China's new stealth fighter uses powerful materials with geometry not found in nature | Popular Science
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Eastern Arsenal

Monitoring China's growing military might—and what it means for the world. By Jeffrey Lin & Peter W. Singer

China's new stealth fighter uses powerful materials with geometry not found in nature

Metamaterials can make the J-20 an extra stealthy electromagnetic force.

China J-20 Stealth Fighter

Can you see me?

The J-20 is being deployed to elite PLAAF units. It likely uses metamaterials to increase stealth and electromagnetic performance.

Henri Kenhmann

China's new fighter, the J-20, uses a combination of stealth and datalinks to compete with the best fighters on the planet. Now, state media says the country is also mass-producing metamaterials for the aircraft, which could make it an electromagnetic force.

What are metamaterials? In this case, we're talking about composite metals and plastics that use artificial geometry to influence the wavelengths of electromagnetic radiation, as well as elastic waves and sounds. Some metamaterials built using nanotechnology can also be used as super strength materials. In fact, optical metamaterials have already been used to demonstrate invisibility by 'redirecting' visible light around itself to avoid reflection, hence their frequent reference to the popular fiction of "cloaking" in Star Trek and Harry Potter. (No real-life cloaking shields have yet been demonstrated).

China Metamaterials  State Key Laboratory of Electromagnetic Modulation Technology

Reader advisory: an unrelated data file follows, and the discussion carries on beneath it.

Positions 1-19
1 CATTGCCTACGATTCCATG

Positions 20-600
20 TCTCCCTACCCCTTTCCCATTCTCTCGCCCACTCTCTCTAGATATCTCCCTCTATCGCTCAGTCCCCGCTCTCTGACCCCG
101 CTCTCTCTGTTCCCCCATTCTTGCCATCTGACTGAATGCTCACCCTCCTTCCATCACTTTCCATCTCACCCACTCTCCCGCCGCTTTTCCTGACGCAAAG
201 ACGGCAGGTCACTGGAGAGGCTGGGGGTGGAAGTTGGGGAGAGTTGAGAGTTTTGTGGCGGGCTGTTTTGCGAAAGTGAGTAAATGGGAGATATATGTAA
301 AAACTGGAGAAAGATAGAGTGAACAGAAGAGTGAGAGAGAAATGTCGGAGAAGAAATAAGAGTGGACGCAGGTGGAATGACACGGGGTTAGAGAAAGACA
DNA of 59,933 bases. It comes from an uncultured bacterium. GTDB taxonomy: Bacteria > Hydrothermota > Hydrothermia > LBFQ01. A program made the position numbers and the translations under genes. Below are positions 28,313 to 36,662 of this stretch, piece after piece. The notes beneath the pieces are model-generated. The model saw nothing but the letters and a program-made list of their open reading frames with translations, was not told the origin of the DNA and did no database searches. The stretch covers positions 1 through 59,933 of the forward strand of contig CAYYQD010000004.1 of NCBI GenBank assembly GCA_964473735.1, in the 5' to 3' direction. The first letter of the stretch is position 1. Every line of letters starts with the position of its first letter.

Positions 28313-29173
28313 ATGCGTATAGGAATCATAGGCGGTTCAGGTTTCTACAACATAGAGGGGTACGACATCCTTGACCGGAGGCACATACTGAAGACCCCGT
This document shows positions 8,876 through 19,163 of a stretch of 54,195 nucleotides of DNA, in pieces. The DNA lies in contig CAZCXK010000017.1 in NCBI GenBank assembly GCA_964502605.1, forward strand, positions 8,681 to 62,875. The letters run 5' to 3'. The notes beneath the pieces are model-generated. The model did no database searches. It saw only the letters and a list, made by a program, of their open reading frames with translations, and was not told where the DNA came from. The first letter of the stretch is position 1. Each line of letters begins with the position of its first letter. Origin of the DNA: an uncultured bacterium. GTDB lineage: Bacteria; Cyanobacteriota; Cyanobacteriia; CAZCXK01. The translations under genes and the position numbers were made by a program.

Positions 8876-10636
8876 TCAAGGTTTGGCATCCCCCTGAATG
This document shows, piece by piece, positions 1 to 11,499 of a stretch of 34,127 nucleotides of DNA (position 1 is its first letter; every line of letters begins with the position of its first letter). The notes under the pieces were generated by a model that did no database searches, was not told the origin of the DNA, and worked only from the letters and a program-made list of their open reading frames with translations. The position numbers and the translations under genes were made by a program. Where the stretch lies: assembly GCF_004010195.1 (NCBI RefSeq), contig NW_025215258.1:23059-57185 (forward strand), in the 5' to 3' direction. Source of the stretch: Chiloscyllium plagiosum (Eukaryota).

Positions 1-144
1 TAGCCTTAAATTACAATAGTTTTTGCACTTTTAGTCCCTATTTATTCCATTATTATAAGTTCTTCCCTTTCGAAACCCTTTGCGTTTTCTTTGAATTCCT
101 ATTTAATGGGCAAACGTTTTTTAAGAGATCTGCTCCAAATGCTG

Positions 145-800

Metamaterials

Composite materials create electromagnetic properties not found anywhere in nature. The State Key Laboratory of Electromagnetic Modulation Technology, based in Shenzhen, is reportedly producing more that 100,000 square feet of the stuff a year.

CCTV2

The metamaterials on the J-20 are likely to be used for as antennas and absorbers, given that the facility making them specializes in electromagnetic tech. Metamaterial antennas can increase radiated power, resulting in longer-range and more precise radar, as well as powerful jammers and datalinks. In turn, by fine-tuning their structures, metamaterial absorbers can be engineered to absorb specific wavelength ranges, such as those from the radars of enemy fighters and missiles. Such absorbers would likely be put on areas likely to reflect radar waves, such as the edges of canards, weapon bay doors, and engine nozzles.

Additionally, metamaterials optimized for infrared radiation can improve the sensitivity of the J-20's infrared sensors for tracking missiles and aircraft. Or, in large enough quantities, metamaterials could reduce the fighter's own infrared signature.

The next generation of Chinese aviation metamaterials could further increase stealth, improve communications, sensors and jamming, and even lighten airframe weight. Yang Wei, the J-20's chief designer, told the People's Daily that China is already laying down the requirements for a sixth-generation follow-up to the J-20. Much as the USAF's envisioned futuristic Penetrating Counter Air platform, too, will likely include much more metamaterials.

Peter Warren Singer is a strategist and senior fellow at the New America Foundation. He has been named by Defense News as one of the 100 most influential people in defense issues. He was also dubbed an official "Mad Scientist" for the U.S. Army's Training and Doctrine Command. Jeffrey is a national security professional in the greater D.C. area.

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